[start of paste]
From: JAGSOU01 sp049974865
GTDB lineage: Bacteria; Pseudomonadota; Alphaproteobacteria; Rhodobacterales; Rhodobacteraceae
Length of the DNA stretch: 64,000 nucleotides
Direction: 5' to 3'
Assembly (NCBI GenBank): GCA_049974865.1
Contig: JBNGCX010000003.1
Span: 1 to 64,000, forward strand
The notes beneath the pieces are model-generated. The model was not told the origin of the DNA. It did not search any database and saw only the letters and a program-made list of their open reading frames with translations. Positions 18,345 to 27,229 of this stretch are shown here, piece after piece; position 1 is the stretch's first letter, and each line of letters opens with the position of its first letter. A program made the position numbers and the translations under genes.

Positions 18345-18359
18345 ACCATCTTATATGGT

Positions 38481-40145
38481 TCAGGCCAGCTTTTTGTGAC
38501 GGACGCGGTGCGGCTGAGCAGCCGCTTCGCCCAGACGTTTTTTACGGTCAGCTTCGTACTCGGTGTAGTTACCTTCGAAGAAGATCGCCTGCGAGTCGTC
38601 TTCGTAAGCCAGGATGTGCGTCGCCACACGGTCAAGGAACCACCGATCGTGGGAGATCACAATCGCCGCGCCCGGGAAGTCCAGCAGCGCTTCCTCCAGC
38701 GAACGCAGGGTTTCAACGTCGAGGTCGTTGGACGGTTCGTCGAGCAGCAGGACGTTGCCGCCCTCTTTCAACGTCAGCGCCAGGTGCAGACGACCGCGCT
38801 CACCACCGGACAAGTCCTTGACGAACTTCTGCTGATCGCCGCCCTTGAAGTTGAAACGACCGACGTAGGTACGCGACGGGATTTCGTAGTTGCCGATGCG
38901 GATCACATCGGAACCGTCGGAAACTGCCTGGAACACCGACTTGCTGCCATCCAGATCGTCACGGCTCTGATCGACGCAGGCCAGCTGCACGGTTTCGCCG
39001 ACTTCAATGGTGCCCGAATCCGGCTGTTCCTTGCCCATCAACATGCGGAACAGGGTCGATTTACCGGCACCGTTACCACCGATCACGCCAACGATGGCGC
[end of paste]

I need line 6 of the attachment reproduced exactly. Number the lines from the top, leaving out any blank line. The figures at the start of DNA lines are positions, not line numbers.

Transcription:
Contig: JBNGCX010000003.1